Warden Larson comes through, soaked to the bone, makeup smeared and saying something about her car having been swept away.

Meanwhile our unit boss still has not left, slept, or been able to take a break and go out to her car and call her family.

She has to pee, but there’s no other staff to relieve her, so she can’t go to the officers’ restroom in the building next door.

“Just use our toilets,” I urge. “I’ll look out for you in case another officer comes in.”

This isn’t allowed because it leaves the officer compromised should an inmate try to pull something. But it isn’t the policy violation that makes her hold it in.

“No way! That’s nasty!” she says.

“Suit yourself,” I say, and return to my new bed to get some much-needed rest.

Rain continues to fall for the next two days, and the same officers remain, showering upstairs and sleeping in shifts on an empty pod. We’re confined to our cubicles, unable to watch the news and worried about our families; for every meal, we get “Johnny sacks” (brown-bag lunches).

I’m assigned to constantly mopping up the water coming in.

When the rain finally stops, a lieutenant and a posse of officers enter our dorm screaming at us to pack up all of our property in bags or tie it in a sheet because we are leaving in a hurry.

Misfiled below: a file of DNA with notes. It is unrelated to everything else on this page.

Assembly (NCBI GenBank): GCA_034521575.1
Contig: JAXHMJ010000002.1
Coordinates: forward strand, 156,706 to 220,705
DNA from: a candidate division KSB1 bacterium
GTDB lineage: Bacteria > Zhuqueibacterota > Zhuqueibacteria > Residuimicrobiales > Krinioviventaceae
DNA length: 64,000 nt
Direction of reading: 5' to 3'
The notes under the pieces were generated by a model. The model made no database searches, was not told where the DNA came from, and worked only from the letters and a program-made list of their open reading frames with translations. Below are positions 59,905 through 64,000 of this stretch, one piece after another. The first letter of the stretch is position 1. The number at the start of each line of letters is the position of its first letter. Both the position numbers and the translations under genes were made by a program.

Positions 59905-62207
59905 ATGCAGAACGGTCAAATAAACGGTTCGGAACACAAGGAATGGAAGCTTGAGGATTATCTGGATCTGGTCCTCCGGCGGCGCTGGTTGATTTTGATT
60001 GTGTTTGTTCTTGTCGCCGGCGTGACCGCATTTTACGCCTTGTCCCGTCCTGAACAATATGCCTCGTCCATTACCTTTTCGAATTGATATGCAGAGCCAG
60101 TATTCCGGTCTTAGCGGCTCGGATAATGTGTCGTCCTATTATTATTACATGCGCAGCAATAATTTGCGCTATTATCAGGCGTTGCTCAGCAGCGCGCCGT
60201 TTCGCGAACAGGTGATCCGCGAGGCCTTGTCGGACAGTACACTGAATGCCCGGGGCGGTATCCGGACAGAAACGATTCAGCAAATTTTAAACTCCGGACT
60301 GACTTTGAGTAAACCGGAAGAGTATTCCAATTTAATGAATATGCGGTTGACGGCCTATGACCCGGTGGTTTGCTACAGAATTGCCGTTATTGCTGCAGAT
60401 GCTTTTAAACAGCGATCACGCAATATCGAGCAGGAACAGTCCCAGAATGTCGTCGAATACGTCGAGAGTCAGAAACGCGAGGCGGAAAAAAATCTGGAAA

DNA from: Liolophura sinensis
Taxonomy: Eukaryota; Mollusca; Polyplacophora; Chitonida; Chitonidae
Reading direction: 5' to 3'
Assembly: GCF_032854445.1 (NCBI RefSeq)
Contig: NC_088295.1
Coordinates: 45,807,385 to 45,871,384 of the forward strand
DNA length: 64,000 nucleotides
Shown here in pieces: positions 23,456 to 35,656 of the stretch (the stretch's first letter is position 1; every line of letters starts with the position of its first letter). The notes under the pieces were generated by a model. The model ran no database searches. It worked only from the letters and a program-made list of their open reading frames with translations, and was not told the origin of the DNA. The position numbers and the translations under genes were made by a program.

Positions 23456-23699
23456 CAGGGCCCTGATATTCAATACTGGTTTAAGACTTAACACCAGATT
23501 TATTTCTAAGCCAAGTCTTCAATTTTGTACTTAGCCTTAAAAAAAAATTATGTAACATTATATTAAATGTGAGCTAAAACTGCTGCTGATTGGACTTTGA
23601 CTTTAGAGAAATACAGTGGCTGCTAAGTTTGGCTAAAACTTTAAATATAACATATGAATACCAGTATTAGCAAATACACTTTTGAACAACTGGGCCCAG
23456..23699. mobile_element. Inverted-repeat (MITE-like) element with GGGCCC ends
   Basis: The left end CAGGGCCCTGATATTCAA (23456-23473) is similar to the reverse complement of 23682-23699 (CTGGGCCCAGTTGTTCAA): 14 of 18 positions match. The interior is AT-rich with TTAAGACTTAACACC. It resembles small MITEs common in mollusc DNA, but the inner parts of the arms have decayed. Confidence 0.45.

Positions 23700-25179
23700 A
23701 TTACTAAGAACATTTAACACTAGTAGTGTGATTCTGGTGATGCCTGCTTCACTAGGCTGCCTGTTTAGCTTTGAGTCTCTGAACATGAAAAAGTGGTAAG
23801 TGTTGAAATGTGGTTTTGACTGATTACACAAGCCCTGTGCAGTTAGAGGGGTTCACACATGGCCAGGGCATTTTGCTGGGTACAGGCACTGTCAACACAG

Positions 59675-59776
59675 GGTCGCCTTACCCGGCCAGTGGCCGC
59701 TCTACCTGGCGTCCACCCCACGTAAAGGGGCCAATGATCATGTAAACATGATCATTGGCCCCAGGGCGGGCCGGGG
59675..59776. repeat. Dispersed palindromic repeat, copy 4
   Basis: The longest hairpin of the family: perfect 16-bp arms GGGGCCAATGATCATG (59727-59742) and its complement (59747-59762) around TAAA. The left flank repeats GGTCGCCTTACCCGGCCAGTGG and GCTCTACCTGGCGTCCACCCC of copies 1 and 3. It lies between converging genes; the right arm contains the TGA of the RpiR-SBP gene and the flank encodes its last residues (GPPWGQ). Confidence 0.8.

Huh? Where are we going? Why are they taking precautions now? Did they get the memo late?

I begin hearing people complain about not being able to carry all their stuff. I look around and realize that few people will have the strength to carry their loads.

After all, Carole Young’s ground-level dorms house about a hundred pregnant women and a hundred other inmates who are either disabled or on dialysis, chemotherapy or radiation.

The dorm boss calls the lieutenant on the radio and informs him of their clearly overlooked dilemma. Shortly thereafter, he returns with instructions to place our property on our beds so it won’t get wet if we can’t carry it.

The lieutenant tells us to pack just one small bag, with only hygiene products, writing materials, and underwear.

I conceal my coffee, pictures of my family, and a couple of ramen noodles packets inside a pair of panties, stuff it in my bag, and head out the door.

Later, I suddenly begin to hear pieces of information being communicated to the officers and staff on their radios: “Possible breach of reservoir…. Corps of Engineers.…”

“Everyone get in line at the elevators with your bags right now!” the lieutenant hollers again and again.

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A woman asks if she can take her pictures of her kids, because it is all she has to remember them by.